For 15 years, Karen Newton has been a den mother at the Alaska Governor's Mansion, for three executives and everyone from grandkids to ghosts.
Her official title is executive residence manager and assistant to the first lady. The job duties include making sure Russian guests have vodka, that no white flowers are presented to Chinese dignitaries accustomed to seeing them associated with death, and that Gov. Frank Murkowski gets Jell-O after dinner.
"You can see around the dinner table, everyone else will be having a fancy dessert, but Gov. Murkowski always gets Jell-O," she said.
Newton turned in her keys Friday to retire with her husband, Michael, in Nevada, live closer to her four daughters on the West Coast, and possibly take poker dealing lessons.
"I wanted to try something that was so far removed from what I've been doing," she said.
For her retirement party on Friday night, house chef Stefani Marnon baked Newton a cake in the shape of a slot machine and cookies that resembled playing cards.
Newton said she will miss her supporting staff and her mission of chronicling the mansion's history.
The residence manager won't miss the annual open-house Christmas parties for thousands of guests, requiring planning that starts each June, she said.
Often, Newton receives little notice at all for gatherings.
"It doesn't phase her at 10 a.m. to get a call from Frank saying, 'I'm having 12 over for lunch,'" first lady Nancy Murkowski said.
People often ask her to write a book about her behind-the-scenes experiences with the Hickel, Knowles and Murkowski families, but each time she declines.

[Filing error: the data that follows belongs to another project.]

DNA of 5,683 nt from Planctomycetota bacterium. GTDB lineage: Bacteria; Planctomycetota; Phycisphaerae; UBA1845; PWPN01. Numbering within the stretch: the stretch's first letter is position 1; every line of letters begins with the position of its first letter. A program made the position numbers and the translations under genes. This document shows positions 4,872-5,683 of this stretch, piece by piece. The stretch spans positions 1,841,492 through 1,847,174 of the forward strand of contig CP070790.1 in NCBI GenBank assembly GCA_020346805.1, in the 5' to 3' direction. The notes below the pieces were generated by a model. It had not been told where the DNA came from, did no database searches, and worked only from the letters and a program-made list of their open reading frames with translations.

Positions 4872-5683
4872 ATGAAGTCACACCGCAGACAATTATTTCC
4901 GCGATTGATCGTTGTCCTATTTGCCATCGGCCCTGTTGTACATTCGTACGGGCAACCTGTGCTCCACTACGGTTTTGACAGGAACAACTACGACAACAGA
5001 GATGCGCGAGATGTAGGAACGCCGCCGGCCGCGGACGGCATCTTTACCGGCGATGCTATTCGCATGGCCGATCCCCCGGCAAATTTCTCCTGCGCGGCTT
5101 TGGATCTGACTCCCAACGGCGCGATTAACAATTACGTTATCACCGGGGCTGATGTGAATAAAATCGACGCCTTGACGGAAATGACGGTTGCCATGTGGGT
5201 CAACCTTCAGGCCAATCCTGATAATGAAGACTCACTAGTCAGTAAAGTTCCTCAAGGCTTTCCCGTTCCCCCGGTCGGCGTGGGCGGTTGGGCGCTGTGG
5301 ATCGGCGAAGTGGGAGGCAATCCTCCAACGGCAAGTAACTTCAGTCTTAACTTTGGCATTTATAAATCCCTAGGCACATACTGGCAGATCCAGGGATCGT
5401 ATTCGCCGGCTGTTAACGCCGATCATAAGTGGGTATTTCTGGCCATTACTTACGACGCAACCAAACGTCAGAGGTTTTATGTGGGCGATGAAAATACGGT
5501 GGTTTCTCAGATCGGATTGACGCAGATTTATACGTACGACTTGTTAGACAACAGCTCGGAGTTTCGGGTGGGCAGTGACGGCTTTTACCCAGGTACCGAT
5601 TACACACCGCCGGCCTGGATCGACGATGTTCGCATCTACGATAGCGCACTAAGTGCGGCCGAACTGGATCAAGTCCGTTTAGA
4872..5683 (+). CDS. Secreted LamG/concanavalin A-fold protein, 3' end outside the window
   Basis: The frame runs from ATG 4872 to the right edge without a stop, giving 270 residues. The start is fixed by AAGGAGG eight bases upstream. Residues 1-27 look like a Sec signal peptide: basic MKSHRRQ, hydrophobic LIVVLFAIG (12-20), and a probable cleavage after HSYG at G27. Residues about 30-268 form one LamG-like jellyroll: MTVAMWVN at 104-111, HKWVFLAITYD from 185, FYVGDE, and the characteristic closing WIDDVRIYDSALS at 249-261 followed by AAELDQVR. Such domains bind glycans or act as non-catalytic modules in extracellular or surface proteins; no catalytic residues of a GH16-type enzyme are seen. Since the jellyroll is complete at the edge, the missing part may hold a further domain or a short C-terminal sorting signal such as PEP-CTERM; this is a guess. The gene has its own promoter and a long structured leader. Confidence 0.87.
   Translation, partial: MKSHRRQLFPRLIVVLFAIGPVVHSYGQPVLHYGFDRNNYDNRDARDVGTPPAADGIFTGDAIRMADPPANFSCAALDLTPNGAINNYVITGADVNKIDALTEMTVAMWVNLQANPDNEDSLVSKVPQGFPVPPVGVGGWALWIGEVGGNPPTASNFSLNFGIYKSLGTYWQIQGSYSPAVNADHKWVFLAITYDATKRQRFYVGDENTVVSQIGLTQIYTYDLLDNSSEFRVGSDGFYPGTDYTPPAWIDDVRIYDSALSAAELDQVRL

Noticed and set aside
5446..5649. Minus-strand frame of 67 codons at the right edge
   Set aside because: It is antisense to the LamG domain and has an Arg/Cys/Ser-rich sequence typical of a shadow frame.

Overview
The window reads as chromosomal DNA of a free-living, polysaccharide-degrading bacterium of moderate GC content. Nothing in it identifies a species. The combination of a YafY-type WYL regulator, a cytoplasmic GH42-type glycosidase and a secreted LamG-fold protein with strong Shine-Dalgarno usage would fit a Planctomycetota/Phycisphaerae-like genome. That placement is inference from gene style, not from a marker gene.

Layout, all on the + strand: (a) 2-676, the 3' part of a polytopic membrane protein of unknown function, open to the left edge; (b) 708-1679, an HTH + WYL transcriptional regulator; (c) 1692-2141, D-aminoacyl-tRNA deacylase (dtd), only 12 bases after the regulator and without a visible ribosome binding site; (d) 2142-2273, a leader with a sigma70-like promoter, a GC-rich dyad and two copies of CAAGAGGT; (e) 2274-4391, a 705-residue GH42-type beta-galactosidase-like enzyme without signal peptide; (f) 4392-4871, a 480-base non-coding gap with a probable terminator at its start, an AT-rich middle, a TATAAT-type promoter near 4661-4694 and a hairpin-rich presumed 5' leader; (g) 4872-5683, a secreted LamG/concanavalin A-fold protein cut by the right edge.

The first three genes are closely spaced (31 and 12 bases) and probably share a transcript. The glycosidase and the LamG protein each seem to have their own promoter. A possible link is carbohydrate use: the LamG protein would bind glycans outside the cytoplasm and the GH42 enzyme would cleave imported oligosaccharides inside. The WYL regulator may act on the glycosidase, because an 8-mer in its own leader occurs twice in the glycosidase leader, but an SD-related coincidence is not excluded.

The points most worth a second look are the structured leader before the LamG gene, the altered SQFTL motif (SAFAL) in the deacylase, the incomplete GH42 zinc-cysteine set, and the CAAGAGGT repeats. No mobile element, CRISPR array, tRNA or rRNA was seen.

"These people have trusted me" with their private lives, she said.
Funny moments include a puppy belonging to the Knowleses that had a bad habit of grabbing food trays from the reception room table, she said.
And somewhere upstairs, Newton said, she believes the ghost of a former governor still resides. Every once in a while, a large imprint will form on one of the beds. "It seems like a large person was sitting there," Newton said of an outline left on the bed days after the last person slept there.
Picking a favorite governor or first lady would be like choosing a favorite among her daughters, Newton said.
Part of her responsibility is to make sure the first family's life at home isn't as hectic as at the office.
"One of the governors, I knew he was not going to be in a good mood that day," Newton said. She placed a sugar packet inside the man's suit pocket with a note reading, "This is to sweeten up your day."
Andrew Petty can be reached at firstname.lastname@example.org.
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